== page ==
Fish cakes with escovitch
2 cups salt cod (approx. 1 medium sized fillet)
1 onion, chopped
2 cloves garlic, minced
¼ cup water
6-8 white potatoes, peeled
1 tbsp butter
1 tsp fresh thyme leaves
1 egg, beaten
¼ cup flour
2 cups white vinegar
1 onion, julienne
2 carrots, julienne
2 habanero peppers or scotch bonnets, julienne
1 clove garlic, sliced
10 allspice/pimento berries
1 tbsp sugar
Salt cod fish cakes paired with a spicy Jamaican condiment make for a delicious blend of flavours.
I love the taste of fish cakes, but I also love that they remind me of Newfoundland and family. I usually only enjoy them when I am in Newfoundland, and my mom makes them, but I knew that they would be the perfect dish to bring to the Food & Love potluck. While it is always risky to make a recipe for the first time at a potluck, these were tasty and turned out almost as well as my mom’s. Spicy food is not typical of Newfoundland cooking, but is something that I love. When travelling to Jamaica with Nathan a few years ago, I was introduced to escovitch which is a vinegar based condiment filled with soft slivers of carrot & onions, and a flavourful heat from scotch bonnets. It is often served over fried fish, so I thought it would work well over fish cakes. I was right, and will definitely pair these recipes in the future.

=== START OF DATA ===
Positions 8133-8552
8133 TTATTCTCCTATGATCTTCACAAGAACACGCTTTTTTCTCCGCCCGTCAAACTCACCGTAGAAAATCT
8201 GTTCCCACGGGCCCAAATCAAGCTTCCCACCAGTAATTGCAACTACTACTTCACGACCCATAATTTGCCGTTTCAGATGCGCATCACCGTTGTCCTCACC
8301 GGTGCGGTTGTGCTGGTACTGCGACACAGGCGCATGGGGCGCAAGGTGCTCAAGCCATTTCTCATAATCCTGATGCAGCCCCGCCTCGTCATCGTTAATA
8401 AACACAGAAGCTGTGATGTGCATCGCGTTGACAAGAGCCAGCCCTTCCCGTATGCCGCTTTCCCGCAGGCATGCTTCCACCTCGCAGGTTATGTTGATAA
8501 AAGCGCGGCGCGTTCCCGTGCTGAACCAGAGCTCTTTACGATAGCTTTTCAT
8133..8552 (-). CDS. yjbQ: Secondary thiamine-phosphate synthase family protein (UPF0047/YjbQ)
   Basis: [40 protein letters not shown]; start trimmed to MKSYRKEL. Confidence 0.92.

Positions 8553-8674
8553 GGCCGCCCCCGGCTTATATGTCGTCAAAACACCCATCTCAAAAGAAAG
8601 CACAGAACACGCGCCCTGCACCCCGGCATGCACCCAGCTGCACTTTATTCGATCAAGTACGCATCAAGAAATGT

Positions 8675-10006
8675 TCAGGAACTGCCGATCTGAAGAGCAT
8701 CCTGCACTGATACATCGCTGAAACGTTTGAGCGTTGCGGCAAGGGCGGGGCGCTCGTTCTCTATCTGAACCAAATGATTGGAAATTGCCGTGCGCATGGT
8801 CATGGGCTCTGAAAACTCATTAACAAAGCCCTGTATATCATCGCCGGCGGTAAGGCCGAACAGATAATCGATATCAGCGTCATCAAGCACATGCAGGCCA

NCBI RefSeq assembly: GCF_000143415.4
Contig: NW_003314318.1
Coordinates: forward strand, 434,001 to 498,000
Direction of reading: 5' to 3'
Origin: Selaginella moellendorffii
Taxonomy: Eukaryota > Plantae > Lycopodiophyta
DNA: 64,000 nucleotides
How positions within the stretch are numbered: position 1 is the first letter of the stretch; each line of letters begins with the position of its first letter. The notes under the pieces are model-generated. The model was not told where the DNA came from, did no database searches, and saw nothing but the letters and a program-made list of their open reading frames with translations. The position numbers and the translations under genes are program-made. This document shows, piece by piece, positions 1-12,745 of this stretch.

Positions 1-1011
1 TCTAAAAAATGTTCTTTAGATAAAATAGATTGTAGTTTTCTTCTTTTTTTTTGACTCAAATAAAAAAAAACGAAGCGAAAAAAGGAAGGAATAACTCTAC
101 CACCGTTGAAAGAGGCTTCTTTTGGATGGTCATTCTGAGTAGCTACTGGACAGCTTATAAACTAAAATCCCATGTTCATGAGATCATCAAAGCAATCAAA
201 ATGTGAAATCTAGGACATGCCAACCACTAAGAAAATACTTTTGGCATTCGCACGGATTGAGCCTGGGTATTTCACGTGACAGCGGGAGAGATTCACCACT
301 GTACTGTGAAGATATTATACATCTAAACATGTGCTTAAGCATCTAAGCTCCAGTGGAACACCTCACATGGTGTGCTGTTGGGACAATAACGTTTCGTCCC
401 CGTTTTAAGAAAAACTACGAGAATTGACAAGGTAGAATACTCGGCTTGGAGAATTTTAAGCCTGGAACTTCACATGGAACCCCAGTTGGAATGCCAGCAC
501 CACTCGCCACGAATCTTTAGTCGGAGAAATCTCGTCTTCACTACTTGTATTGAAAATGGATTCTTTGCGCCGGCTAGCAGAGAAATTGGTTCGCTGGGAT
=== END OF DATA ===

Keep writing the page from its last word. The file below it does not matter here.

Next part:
This recipe tastes best when made with salt cod, which I purchased from Maria’s Deli and European Imports in Victoria, BC.
Makes about 20 fish cakes
Directions for fish cakes
First, the fish has to be desalinated. Cover the cod fillet with cold water, and let sit overnight.
- Add the potatoes to a pot of water, add a pinch of salt and bring to a boil. Reduce to a simmer, and strain the potatoes when they are easily pierced with a fork.
- Place the potatoes in a bowl, and mash, making sure that there is still some texture. Let cool completely.
- Once the potatoes are cool, strain the salt cod fillet, and place it in a pot with fresh water. Bring this to a boil, and reduce to a simmer for approximately 10 minutes. Make sure to not allow the water to boil over.
- Drain the water, remove any bones, and flake the fish until small pieces achieved.
- Heat oil in a pan, and sauté onions and garlic until they become soft and start to caramelize. Set aside.
- Add the fish, sautéed onions, butter, and water to the mashed potatoes. Season with thyme and black pepper, and taste it to determine if salt is needed. Then, mix in the egg.
- Cover the bowl, and chill until firm and cool.
- Form into patties, lightly flour either side, and fry on medium/high heat in an oiled pan for about 5 minutes each side.
Directions for escovitch
Add the vinegar, onions, garlic, hot peppers, sugar, and allspice to a pot and bring to a boil.
- Reduce to a simmer, and add carrots. Let simmer for about 2-4 minutes, and then remove from heat.
- Put a spoonful of escovitch on each fish cake, and enjoy.
- Place in a container and store in the fridge.
Further ideas and modifications
- These are typically made with dried savory, and not thyme. So, if you are able to find savory, make sure to use it in this recipe.
- I used gluten free flour before frying the fish cakes so that everyone at the potluck could enjoy them, but use whatever flour you prefer.
The flavours and aroma of rhubarb and Nootka rose are welcome signs of spring. In this recipe, we use a cashew tart as a base to allow these flavours to really shine.
These veggie burgers are my favourite. Packed full of flavour, fibre and protein, they are the perfect patio meal, for those warm summer evenings.